(Photo: AP)

The next generation of high-net-worth donors will change the face of philanthropy, making it more impactful, more hands-on and more networked, according to a new study.

Gen X and Gen Y/Millennial members of wealthy families, those born between 1964 and 2000, stand to inherit some $41 trillion during the first half of the 21st century, according to research by the Johnson Center for Philanthropy at Grand Valley State University and 21/64, a nonprofit consultant that specializes in strategic philanthropy.

Much of this wealth, along with pre-bequest asset transfers and new wealth being created, will be available for charitable purposes.

The report, based on a national online survey of wealthy donors age 21 to 40 and  in-depth interviews, found the following:

1. Values, not valuables, drive next-gen major donors. These values are often learned from older family members. Younger donors fund many of the same causes their families support and even give locally when this fits with their personal values. They use many of the same giving methods as their families, but also plan to explore new philanthropic and investing tools in the future.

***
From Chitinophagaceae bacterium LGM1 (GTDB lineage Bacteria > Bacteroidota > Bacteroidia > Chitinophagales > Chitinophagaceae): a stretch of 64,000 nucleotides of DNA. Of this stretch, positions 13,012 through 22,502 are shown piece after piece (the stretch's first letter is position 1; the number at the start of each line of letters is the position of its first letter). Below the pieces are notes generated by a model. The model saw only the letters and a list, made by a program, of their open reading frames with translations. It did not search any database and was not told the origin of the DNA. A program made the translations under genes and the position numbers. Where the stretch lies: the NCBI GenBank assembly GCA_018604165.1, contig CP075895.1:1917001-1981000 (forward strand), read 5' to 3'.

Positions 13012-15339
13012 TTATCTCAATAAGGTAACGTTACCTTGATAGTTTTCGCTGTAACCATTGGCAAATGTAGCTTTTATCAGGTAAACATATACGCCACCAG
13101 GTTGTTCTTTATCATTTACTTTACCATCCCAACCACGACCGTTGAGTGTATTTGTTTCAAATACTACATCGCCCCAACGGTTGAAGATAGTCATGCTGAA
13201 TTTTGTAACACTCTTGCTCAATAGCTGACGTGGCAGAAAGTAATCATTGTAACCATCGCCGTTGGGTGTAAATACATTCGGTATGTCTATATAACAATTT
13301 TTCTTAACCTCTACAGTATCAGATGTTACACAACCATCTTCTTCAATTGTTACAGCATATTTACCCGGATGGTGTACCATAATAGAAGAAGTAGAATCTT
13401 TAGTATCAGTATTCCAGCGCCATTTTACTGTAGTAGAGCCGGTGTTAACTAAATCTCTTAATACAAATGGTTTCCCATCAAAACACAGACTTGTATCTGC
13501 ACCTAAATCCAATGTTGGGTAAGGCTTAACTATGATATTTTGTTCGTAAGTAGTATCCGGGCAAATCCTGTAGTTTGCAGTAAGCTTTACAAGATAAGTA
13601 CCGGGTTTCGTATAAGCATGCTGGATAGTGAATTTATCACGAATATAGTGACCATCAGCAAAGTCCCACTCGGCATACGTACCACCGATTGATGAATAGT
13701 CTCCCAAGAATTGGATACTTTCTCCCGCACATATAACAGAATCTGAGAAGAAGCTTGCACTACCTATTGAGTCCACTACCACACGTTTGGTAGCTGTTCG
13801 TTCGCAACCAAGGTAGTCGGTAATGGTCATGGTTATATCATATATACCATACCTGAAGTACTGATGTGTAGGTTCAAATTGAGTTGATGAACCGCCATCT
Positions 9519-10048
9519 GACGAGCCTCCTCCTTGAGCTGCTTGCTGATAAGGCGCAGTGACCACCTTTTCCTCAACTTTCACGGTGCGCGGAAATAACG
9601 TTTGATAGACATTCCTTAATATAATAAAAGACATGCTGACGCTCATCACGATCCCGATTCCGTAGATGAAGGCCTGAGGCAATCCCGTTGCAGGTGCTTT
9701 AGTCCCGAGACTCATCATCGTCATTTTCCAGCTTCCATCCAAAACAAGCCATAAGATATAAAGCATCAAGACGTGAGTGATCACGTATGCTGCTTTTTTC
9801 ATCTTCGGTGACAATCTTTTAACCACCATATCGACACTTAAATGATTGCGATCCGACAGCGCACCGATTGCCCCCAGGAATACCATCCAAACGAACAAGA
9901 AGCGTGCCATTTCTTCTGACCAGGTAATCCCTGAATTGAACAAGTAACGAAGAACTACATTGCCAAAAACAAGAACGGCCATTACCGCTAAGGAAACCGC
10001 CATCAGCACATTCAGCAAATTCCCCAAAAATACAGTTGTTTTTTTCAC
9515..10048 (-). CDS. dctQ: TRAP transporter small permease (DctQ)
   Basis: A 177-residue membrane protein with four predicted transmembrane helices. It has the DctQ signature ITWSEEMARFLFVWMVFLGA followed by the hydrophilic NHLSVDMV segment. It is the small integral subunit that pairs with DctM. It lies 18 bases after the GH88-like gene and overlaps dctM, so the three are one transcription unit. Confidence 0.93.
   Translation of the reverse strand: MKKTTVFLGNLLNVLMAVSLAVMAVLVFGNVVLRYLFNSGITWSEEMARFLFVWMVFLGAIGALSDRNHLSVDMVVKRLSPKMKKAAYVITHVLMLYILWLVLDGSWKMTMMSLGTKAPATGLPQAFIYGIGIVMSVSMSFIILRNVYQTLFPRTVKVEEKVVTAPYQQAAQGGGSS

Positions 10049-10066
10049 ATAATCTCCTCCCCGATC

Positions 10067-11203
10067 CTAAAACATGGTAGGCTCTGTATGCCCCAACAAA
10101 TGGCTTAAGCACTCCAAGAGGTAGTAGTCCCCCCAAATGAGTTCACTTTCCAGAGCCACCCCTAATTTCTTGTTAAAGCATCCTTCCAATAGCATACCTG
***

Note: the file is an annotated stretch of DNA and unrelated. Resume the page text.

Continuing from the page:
2. Next-gen major donors see philanthropic “strategy” as the major distinguishing factor between themselves and previous generations. They intend to change how decisions are made and how research and due diligence are conducted. They want to use any necessary strategies, assets and tools for greater impact, and want to know that their own involvement contributed to that impact.

3. Once engaged, these next-gen major donors want to develop close relationships with the organizations or causes they support, offering their own professional or personal talents in order to solve problems together with those they support. They still want to offer their time, but in meaningful ways. They believe that collaborating with peers makes them all better donors, and extends their impact.

4. Next-gen donors are still figuring out what kind of philanthropists they want to be as they enter adulthood, wait to inherit independence on many levels and incorporate into their personas as donors the influence of earlier generations.